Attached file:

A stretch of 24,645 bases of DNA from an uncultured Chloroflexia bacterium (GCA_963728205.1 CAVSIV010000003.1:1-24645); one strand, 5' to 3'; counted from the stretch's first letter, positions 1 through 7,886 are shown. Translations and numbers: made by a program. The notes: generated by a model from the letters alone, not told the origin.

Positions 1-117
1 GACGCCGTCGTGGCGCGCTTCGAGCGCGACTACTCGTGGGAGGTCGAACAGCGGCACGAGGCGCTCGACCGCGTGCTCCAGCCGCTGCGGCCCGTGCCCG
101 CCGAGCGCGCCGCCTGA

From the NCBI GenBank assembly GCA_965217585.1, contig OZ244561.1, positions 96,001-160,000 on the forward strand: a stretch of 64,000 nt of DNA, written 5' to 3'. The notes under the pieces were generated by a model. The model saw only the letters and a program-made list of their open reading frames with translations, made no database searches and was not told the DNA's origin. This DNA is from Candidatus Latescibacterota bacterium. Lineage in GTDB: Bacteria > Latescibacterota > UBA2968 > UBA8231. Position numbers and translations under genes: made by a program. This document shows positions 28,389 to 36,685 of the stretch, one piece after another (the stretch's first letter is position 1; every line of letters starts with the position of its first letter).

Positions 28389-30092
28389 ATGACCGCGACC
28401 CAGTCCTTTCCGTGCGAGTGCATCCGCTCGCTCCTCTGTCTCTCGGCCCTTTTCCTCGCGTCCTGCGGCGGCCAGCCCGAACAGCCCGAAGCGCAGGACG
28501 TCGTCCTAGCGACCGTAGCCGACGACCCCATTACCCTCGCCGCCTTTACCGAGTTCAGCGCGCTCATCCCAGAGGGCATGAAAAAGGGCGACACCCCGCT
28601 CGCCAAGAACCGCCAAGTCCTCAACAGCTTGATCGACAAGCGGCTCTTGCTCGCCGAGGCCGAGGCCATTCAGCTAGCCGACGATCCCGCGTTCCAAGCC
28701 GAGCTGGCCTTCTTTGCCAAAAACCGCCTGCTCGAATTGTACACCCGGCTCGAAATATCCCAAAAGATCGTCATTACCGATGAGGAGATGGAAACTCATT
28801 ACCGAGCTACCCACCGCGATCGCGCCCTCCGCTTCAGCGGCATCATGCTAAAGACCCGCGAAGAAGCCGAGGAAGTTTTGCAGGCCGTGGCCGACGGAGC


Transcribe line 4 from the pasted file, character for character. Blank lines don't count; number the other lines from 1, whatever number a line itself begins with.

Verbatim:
101 CCGAGCGCGCCGCCTGA